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The Enemy Within

When Muslims Pull Fellow Muslims Away From Religion

Part 2

When Muslims Pull Fellow Muslims Away From Religion
If you are a Muslim who is struggling with your practice of Islam, be very careful whom you turn to for advice.

Read part one

Amina and Redha were immigrants.  As a doctor and a pharmacist, they were successful professionals who had a comfortable home and financial security.

Their biggest challenge was raising their children as practicing Muslims, particularly as their oldest child, Basma, entered adolescence.  Basma was thriving in school, academically and socially.  While it was positive that she had so many friends and activities, her parents began to be worried about the kinds of events she wanted to attend:  co-ed parties, school dances, outings to the mall or movies where boys and girls from school would hang out together.  At the age of fourteen, most of Basma’s friends had boyfriends.  They began to wonder if Basma secretly did, too.

Amina and Redha decided to draw the line firmly.  Basma would only be allowed to spend time with her female friends.  There would be no boy/girl outings for her, no co-ed parties, no school dances . . . and definitely no boyfriends.

Amina and Redha spoke about their decision with an older couple from their homeland who had already raised three children in the same non-Muslim country.  They expected to receive approval and support, so they were surprised when the couple took a different tack:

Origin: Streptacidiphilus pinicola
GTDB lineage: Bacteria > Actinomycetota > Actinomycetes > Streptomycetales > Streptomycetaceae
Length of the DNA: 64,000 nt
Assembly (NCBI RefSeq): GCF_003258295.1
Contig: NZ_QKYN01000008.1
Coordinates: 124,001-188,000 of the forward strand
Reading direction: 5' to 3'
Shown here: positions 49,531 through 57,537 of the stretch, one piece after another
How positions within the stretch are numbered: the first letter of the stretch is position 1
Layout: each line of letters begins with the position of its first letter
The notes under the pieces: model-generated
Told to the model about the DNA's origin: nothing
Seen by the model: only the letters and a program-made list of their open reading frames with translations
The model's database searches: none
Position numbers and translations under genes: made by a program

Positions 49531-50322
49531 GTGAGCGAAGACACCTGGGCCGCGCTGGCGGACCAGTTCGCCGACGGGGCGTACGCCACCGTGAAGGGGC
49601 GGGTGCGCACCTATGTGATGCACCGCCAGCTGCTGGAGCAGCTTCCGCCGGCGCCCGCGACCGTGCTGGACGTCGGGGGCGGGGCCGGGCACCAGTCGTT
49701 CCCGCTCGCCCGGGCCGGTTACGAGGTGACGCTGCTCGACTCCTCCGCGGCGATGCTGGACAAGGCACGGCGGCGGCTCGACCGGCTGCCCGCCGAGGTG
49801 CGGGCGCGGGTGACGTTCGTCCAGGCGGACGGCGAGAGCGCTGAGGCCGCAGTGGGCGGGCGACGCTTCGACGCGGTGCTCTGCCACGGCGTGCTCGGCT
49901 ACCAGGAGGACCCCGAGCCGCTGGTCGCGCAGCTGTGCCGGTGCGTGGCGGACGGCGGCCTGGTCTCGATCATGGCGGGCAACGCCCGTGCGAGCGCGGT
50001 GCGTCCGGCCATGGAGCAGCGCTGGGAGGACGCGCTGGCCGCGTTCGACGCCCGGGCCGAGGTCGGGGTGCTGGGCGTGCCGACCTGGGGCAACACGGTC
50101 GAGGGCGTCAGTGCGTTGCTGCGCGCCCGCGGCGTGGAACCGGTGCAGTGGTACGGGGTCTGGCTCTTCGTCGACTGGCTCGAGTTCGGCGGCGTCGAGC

“You should not make her feel different from her peers,” protested their friend.  “She will resent you and Islam.”

“But dating and free mixing are clearly prohibited in Islam,” argued Amina.

“When you chose to move to this country, you surely knew that this behavior is considered normal for youngsters?” probed the other friend.

“We are still Muslims, no matter where we live,” explained Redha.  “We need to follow our beliefs no matter what others are doing.”

“Don’t be extremist,” advised the first friend.  “Don’t you want to assimilate?  Don’t you want your children and grandchildren to fit in?  Besides, Basma is a good girl.  I’m sure she won’t get into any big trouble.  But,” she added, “Have a talk with her about safe sex, just to be cautious.”

For the first time, Amina and Redha wondered if they were making the right decision for their teen-aged daughter.  They did not consider themselves extremists, but would others?  Would their own daughter begin to resent them and her faith?  Would they ever fit into this country if they adhered to their Islamic beliefs?

The Prophet SAAW said, “There will come upon the people a time when holding onto the religion will be like holding onto hot coal.”

 

For Muslims in the modern age — in almost every country and culture —  there are innumerable obstacles and temptations.  The world around us seduces us with almost everything that is prohibited in our deen, and following the rules of Islam can feel like a constant, uphill battle.